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Planting Restrictions on Commodity Base Acres Just an Afterthought for Most Commodity Growers in the United States Rebecca Nemec March 31, 2012 Friedman School of Nutrition Science and Policy Student Research Conference
so what? Source: The New York Times online, March 1, 2011.
….but…. Source: Lucier et al., 2006.
Nationally…. Only 14% of U.S. adults consume recommended fruit and vegetable servingsper day Only 9.5% of adolescents do (5 to 19 years old), too. so what else? Source: Center for Disease Control and Prevention website. http://www.fruitsandveggiesmatter.gov/health_professionals/statereport.html
…do we need to grow more fruits and vegetables? …so the BIG question is…
Passed in the 1990 Farm Bill It says….. “…if fruits, vegetables or wild rice are planted on base acres and the farm does not have a history of planting these crops, the farm incurs an acre-for-acre loss of payment on base acres and is assessed a penalty equal to the market value of vegetables/fruits/nuts.” (Lobbied for by the fruit and vegetable industry) what is the planting restriction?
Planting flexibility provisions on commodity base acres probably will not increase the supply of fruits and vegetables in the U.S. my thesis
Systematic literature review USDA Economic Research Service Congressional Research Service Some academic publications (very little available) Policy advocacy position papers from NGOs …..it should be noted that much of the information on the fruit and vegetable industry is proprietary the methodology
There are significant barriers to entry for commodity growers to switch to fruit and vegetable production Competition from imports reduces potential economic gains for U.S. commodity growers Pilot programs have proven ineffective the evidence
Produces 29% of total farm receipts 3% of total cropland Total value of these crops in 2007 was $36.3 billion Concentrated in California, Florida, upper Midwest, Texas, eastern seaboard Some fruit production in New York, Michigan, Washington, Oregon and Pennsylvania 5% of fruit and vegetable production in the U.S. was on base acreage in 2004 the fruit and vegetable industry in the U.S. 1 dot = 5,000 harvested acres Source: Johnson et al., 2006
Production of fruits and vegetables increased by 7% and 12%, respectively, between 1992 and 2002 • Production of fresh vegetables increased by 26% between 1992 and 2007 • Total acres harvested of vegetables declined by 5% between 1990 and 2007 • ….and we have a trade deficit... trends in the industry Source: Johnson, 2010.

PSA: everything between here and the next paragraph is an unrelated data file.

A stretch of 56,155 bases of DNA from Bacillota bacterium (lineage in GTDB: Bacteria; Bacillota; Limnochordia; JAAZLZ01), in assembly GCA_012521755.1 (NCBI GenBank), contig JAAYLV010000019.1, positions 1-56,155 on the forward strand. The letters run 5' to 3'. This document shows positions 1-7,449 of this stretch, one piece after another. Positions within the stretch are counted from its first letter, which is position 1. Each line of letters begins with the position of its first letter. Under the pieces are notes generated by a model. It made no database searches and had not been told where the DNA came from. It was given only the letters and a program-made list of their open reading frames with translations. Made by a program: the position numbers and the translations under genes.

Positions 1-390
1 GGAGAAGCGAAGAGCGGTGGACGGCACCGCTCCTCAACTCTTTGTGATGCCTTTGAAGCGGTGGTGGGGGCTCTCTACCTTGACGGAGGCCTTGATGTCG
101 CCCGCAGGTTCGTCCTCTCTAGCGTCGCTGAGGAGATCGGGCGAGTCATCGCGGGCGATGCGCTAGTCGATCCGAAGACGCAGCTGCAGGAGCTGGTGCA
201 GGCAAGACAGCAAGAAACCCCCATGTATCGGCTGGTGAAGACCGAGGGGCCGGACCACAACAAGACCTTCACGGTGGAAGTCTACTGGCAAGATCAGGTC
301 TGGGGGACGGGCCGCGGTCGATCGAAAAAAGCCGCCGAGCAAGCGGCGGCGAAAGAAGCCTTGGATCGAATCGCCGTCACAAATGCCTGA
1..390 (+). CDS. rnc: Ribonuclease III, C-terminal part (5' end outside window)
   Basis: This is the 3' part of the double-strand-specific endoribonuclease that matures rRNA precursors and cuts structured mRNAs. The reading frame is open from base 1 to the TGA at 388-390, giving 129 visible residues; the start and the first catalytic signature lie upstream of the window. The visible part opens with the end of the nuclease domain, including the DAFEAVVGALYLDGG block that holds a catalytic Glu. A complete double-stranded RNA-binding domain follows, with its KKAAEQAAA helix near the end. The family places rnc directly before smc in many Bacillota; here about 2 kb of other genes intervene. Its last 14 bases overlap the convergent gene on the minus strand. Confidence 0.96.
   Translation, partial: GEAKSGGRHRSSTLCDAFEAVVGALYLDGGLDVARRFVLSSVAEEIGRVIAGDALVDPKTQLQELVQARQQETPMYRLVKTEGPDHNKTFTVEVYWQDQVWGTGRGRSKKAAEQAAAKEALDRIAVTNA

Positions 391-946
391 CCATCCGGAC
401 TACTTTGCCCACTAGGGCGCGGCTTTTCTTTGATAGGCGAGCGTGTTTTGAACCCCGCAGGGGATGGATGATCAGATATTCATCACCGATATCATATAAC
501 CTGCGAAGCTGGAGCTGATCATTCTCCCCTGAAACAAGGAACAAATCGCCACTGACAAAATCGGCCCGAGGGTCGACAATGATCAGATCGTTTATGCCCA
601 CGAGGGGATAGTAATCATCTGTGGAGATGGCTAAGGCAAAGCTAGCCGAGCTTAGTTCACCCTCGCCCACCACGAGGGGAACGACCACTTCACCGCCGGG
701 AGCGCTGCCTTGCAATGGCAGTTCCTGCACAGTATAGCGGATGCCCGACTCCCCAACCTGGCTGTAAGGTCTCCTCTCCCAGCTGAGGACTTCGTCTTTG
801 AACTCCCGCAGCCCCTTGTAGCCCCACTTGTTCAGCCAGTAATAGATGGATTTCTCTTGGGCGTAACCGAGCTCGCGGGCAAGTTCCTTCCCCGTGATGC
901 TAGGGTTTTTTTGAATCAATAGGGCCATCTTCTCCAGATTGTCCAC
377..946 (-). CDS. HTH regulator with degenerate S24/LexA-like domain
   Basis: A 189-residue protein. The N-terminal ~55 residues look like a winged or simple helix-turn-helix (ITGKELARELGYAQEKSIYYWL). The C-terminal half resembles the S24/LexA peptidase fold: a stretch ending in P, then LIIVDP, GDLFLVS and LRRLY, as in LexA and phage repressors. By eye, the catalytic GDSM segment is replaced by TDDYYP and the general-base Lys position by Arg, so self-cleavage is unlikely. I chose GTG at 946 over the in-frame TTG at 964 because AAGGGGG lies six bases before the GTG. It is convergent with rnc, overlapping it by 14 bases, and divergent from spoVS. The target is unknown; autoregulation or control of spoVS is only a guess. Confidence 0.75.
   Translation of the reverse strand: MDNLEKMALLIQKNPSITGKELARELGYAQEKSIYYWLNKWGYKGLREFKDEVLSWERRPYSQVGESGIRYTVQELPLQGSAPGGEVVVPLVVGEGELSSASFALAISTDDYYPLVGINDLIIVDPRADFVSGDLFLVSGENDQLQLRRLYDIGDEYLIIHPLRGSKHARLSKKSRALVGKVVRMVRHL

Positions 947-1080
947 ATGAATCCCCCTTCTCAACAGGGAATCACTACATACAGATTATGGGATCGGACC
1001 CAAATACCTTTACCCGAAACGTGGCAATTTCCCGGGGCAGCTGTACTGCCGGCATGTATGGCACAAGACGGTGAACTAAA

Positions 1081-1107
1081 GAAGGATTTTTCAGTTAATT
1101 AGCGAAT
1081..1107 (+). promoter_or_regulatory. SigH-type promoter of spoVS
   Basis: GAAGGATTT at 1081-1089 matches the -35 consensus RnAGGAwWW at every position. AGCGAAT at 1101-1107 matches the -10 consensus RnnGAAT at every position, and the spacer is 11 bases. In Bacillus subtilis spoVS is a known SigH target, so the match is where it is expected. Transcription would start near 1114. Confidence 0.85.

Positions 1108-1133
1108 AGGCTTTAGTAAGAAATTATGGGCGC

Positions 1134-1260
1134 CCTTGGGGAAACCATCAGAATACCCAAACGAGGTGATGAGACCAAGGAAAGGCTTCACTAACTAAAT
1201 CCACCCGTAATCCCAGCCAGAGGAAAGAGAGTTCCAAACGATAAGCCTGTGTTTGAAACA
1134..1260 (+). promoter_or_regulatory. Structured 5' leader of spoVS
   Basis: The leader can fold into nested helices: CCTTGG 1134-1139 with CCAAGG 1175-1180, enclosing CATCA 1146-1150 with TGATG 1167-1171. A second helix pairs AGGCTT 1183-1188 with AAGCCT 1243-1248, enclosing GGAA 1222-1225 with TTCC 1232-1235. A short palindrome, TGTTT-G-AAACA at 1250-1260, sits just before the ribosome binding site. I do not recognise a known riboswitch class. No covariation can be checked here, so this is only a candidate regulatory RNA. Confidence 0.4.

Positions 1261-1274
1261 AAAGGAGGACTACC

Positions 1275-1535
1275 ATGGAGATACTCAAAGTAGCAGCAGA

VEGETABLES FRUITS trends in U.S. supply Source: United States Department of Agriculture Economic Research Service Food Availability Data System.
overall, the evidence suggests that planting restrictions have little impact on commodity growers switching to fruit and vegetable production….. ….but why?
Agronomic conditions Constrained seasonal labor High information and knowledge requirements Upfront capital investments Supply chains/market guarantees for perishable goods For corn, soy and wheat growers – prices are great right now! 1. barriers to entry Source: Johnson et al., 2006; Young et al., 2007; Schnepf, 2008; Mercer-Blackman et al., 2007; Effland and Stout et al., 2011.
Imports of fruits and vegetables (fresh, processed and frozen) to the U.S. have increased 6% annually since 1990 Almost 50% of fresh fruit consumed in the U.S. was imported in 2005 15% of fresh vegetables consumed in the U.S. was imported in 2005 Result from relaxed trade agreements, increased domestic consumption year round, and overall increase of global trade 2. competition from imports Source: Jerardo, 2004; Johnson, 2010; Huang and Huang, 2007; Huang 2004.
Planting Transferability Pilot Program in 2008 Farm Bill Limited number of commodity growers allowed to enroll Allowed to grow: peas, lima beans, pumpkins, snap beans, sweet corn, tomatoes and cucumbers State included: Illinois, Indiana, Iowa, Michigan, Minnesota, Ohio and Wisconsin Must have a contract in place with a processor Up to 75,000 acres can be enrolled 3. pilot programs have proved unsuccessful Source: Jerardo, 2004; Johnson, 2010; Huang and Huang, 2007; Huang 2004.)
Key outcomes Only 14% of total acres were planted under PTPP Only 155 farms enrolled Fewer farms participated in the second year than the first Important considerations The majority of growers who participated in the program were those without a prior history growing these products Program has only had two sign-up periods (cont’d) 3. pilot programs have proved unsuccessful Source: Krissoff et al., 2011a and 2011b.
Lei and colleagues Used modeling techniques and found that removing planting restrictions in states not included in the PTPP would only marginally increase fruit and vegetable production Also found that processing vegetable production would increase MORE than fresh vegetables production Important implication: suggests that planting flexibility will have varying impact by state or region 4. modeling results Source: Lei et al. 2011.
Planting restrictions appear to be only a minor impediment to the production of fruits and vegetables on commodity base acres There are significant barriers to entry for commodity growers to switch to fruits and vegetable production Imports are a major competitor for fruit and vegetable growers in the U.S. ….but…. 5. conclusions & policy implications
1. More research 2. Pilot program changes Different states/regions Different crops Fresh versus processed 3. Is it a silly policy in the first place? 4. For advocates - If the goal of public health and sustainable agriculture advocates is to increase consumption in the U.S., this may not be the best policy target 6. recommendations
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